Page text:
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Tournament victory

November 19, 2008

After a month and a half of no serious chess games (I did play 4 rated blitz games in the interim, with 2 wins and 2 losses), I have now played two in one week. The first of these was last Thursday in the final round of the Swiss tournament mentioned in my previous chess-related post. With a win in the game, I finished the tourney with 4.5/5. My opponent from round 2 is yet to play his final round and he still has a shot at tying me for first place. Nevertheless, this is a pretty good achievement for me.

The game itself was remarkable. We replayed the same opening we had played earlier. I quickly got myself into trouble and was lucky to parry his threats through the opening and middle game. When we got into the endgame, my opponent had a very passive rook and a horrible bishop against my very active rook and wonderful central knight, leading to a very easy conversion.

1. e4 c5 2. Nc3 e6 3. f4 d5 4. e5 d4

Knowing that I threw away our win in our previous encounter, I was fully expecting him to go for the same suspect line grabbing a rook and pawn for his knight and bishop and this time making him suffer for it. If it weren’t for this misguided thought, I should have probably played Nc6 and played with a more French-like structure. This now allows him to mount a serious initiative against my king-side.

5.  Ne4 Nh6 6. Nf3 Be7 7. Bc4 O-O 8. O-O Bd7

This is the first variation from our previous game. Previously I had played 8…a6.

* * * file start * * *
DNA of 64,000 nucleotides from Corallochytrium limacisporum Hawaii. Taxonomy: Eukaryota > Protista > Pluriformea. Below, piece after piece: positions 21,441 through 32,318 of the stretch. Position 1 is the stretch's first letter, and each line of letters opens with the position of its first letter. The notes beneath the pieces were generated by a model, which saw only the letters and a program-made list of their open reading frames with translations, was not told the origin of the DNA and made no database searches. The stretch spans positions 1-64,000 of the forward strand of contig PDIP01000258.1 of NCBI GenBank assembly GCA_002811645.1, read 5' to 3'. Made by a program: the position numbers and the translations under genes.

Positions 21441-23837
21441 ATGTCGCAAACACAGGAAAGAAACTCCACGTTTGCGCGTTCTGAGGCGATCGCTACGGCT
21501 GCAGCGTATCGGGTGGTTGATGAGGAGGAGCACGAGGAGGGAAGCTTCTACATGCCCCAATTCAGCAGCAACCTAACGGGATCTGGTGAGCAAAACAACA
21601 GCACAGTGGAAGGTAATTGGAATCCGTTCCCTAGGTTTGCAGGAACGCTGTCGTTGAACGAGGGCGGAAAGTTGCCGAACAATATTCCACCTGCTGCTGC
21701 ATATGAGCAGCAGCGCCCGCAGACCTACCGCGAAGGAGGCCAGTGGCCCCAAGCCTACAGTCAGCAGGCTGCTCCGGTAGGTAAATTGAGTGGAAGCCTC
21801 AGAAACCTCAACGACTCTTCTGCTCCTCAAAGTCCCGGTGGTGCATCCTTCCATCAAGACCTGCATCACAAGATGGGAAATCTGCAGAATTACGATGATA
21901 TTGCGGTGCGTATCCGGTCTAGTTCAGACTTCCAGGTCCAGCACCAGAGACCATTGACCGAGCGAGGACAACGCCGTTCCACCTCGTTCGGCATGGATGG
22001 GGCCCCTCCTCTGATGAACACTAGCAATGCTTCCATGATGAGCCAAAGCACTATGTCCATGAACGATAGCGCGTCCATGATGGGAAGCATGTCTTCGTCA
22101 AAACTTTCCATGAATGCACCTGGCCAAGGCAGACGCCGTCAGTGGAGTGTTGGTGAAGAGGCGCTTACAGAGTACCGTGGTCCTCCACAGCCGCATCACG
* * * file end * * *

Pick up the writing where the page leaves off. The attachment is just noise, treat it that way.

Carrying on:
9. Nfg5 Bc6?

Already, my position is getting quite dicey. The computer only gives white a half-pawn advantage but it is quite nerve-racking to see him bring so many pieces into the attack so quickly! I think I should have preferred Nc6, allowing the bishop to go to e8.

10. Qh5 Bxe4 11. Nxe4 Nc6  12. a3 a6?

The start of a not-so-good plan. My idea was to follow up with b5, and if he kept his bishop on the a2-g8 diagonal, I could play d3, blocking the d2 pawn and seriously hampering his queen-side development. What the computer now shows me is that d3 was playable straight away with the same goal. He cannot play Bxd3, because after …c4 Bxc4 Qd4+, I win a piece for 2 pawns.

13. Rf3 b5 14. Ba2 c4 15. d3 Qd5 16. Rg3 Nf5 17. Rh3 h6 18. Qg4 Kh8  19. Ng3 Ne3 20. Bxe3 dxe3 21. Nh5 g6

Until this point, the game had proceeded along reasonably logical lines. Rg8 was my other big choice here. I was feeling the pressure of constantly defending and wasn’t sure how much counter play I could muster after Rg8. While waiting for my opponent’s move, I started panicking. I was worried that after 22. Nf6 Bxf6 23. Rxh6+ Kg7 24. Qh3, I couldn’t see any lines where I would not be losing at least a rook. After checking with the computer, it turns out that had my opponent gone for this line, I could have in fact played 24…Nxe5, with an advantage for black – though I don’t know if I could have spotted it over the board.

22. Nf6 Bxf6 23. exf6!?

My opponent had a long think here about the same line discussed above. Though he couldn’t remember after the game why he chose not to go in for that variation, he said he saw a refutation that led him to just quietly recapture the piece.

23…h5 24. Qg5?

White should not have offered the trade of queens and gone for something like Qe2. Now his position becomes very hard to defend.

24…Qxg5 25.  fxg5 cxd3 26. cxd3 Nd4! 27. Re1 e2 28. g4 Kg8 29. gxh5 gxh5 30. Kf2 Rac8 31. Rh4 Rfd8 32. Bb1 Rc5! 33. Rxh5 Rf5+ 34. Kg2 Rdd5! 35. Rh3 Rxg5+ 36. Rg3 Rxg3+ 37.  hxg3 Rf5

The game is pretty much decided. His bishop has nowhere to go, his rook is hemmed in at e1, his king is cut off from the e2 pawn, while my pieces dominate the position. I felt so good about my position that I even turned down his offer of a piece on the next move to go grab a pawn!

38. Bc2 Rxf6 39. Bd1 exd1=Q 40. Rxd1 Rf3 41. Rd2 Kg7 42. Rd1 a5 43.  Rd2 a4 44. Rd1 Kg6 45. Rd2 Kg5 46. Rf2 Rxf2+ 47. Kxf2 f5 48. Ke3 e5 49. Kf2 Kg4  50. Kg2 Ne2 0-1

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